By: Richard Glucksman, Esq. and Ravi Mehta, Esq.
July 20, 2017
Published by AmWINS – Download Article
Underground storage tanks (“USTs”) have long been used in a wide variety of residential, commercial, and industrial applications. UST regulations are intended to safeguard public health and safety, as well as reduce the economic impacts of a UST system failure. Most obviously, leaks in UST systems have the potential to contaminate the natural environment, and groundwater in particular, which is a significant source of drinking water.1 Additionally, UST regulations are designed to prevent damage, injury or death by combustion of stored material.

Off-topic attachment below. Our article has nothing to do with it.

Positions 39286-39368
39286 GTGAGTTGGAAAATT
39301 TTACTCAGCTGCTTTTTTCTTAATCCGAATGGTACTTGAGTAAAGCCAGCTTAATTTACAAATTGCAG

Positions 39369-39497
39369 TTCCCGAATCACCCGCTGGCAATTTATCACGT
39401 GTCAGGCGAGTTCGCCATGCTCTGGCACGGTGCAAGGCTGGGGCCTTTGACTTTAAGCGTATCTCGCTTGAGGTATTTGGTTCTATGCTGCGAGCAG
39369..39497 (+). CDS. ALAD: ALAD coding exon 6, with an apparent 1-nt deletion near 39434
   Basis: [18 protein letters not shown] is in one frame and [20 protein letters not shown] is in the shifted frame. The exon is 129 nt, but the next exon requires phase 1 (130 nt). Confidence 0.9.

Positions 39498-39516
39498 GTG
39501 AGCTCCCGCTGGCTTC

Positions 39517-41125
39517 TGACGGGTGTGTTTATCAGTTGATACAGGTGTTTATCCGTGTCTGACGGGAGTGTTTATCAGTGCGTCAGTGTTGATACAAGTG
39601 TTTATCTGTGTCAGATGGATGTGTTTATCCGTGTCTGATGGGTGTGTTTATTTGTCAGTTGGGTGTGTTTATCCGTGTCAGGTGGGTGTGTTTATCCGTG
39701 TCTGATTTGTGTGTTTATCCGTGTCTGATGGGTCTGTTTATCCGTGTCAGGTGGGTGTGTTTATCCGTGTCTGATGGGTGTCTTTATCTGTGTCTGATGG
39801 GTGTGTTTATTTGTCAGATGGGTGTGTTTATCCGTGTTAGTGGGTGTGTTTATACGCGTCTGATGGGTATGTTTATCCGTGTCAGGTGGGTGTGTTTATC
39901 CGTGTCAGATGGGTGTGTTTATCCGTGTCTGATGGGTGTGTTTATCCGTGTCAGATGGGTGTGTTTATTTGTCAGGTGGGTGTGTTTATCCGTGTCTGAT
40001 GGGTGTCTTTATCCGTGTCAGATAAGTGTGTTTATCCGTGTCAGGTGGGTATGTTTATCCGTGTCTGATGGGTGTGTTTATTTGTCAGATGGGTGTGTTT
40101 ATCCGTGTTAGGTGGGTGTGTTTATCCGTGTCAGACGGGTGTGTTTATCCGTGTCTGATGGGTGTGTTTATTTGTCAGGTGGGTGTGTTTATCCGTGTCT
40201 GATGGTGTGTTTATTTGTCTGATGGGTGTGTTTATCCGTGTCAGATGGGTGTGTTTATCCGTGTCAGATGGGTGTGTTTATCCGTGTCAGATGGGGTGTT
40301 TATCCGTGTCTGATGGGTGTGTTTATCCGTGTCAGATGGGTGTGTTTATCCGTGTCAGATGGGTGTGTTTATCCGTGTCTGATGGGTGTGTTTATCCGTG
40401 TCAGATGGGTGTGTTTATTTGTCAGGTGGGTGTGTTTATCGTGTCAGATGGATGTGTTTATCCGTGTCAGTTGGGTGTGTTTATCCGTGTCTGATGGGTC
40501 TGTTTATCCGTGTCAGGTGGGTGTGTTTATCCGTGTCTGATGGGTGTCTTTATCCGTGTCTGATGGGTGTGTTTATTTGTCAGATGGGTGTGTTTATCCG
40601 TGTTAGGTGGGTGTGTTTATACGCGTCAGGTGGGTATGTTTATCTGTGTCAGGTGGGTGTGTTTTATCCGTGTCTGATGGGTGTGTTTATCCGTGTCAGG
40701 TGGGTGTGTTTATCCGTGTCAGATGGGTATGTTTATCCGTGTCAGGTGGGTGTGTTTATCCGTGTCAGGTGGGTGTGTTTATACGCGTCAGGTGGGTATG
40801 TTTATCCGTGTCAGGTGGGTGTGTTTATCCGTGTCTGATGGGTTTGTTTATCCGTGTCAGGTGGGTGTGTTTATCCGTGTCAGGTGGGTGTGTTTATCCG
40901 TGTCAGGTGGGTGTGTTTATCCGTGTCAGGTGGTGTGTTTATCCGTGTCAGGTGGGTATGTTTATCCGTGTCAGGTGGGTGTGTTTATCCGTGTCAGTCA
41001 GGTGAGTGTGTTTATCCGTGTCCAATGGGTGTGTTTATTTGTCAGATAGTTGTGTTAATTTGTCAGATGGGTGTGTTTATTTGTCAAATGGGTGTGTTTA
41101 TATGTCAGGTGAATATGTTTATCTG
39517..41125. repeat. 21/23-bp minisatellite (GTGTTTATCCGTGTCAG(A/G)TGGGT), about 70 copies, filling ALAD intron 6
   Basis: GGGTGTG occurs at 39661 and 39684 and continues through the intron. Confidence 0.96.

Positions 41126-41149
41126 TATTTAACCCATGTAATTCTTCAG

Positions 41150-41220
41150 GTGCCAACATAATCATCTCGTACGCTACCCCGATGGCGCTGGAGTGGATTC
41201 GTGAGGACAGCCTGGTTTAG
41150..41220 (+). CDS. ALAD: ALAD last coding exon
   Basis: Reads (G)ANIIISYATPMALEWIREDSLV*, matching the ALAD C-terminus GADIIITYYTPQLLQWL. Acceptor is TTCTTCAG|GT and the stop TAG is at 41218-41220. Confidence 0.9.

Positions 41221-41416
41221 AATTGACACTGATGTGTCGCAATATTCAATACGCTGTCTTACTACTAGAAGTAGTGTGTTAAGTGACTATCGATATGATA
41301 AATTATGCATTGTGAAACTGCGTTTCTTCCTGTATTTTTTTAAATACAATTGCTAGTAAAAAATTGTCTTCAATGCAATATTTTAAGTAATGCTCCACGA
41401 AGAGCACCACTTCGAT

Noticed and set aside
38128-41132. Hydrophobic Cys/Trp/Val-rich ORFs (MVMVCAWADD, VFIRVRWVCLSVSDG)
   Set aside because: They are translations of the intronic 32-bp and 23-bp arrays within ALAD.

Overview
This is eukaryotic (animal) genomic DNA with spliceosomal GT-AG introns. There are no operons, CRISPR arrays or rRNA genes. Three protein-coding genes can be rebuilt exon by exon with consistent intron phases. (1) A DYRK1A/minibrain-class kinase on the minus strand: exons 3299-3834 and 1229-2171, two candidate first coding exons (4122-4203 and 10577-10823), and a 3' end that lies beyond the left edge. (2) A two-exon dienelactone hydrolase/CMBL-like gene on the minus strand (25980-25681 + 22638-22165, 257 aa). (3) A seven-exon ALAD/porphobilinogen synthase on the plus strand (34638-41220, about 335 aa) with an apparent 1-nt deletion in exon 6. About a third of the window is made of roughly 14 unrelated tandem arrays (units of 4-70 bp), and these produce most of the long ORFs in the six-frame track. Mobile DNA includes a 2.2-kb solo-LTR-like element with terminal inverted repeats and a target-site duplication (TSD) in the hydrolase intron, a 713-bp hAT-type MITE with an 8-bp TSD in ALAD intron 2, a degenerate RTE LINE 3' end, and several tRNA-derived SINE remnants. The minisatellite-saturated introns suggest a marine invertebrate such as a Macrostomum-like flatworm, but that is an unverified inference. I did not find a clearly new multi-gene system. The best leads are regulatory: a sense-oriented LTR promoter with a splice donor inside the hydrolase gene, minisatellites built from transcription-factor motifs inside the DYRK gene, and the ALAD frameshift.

Congress began legislating the regulation of UST systems in 1984, and has since developed increasingly more comprehensive and robust regulations, with the most recent iteration established in 2015. These developments represent responses to advances in preventative technology, including leak detection and secondary containment, as well as changes in the substances being stored in UST systems. Further, congressional action on UST systems has been underscored by the goal of creating a more uniform set of regulations among state and local governments, as well as on tribal lands.2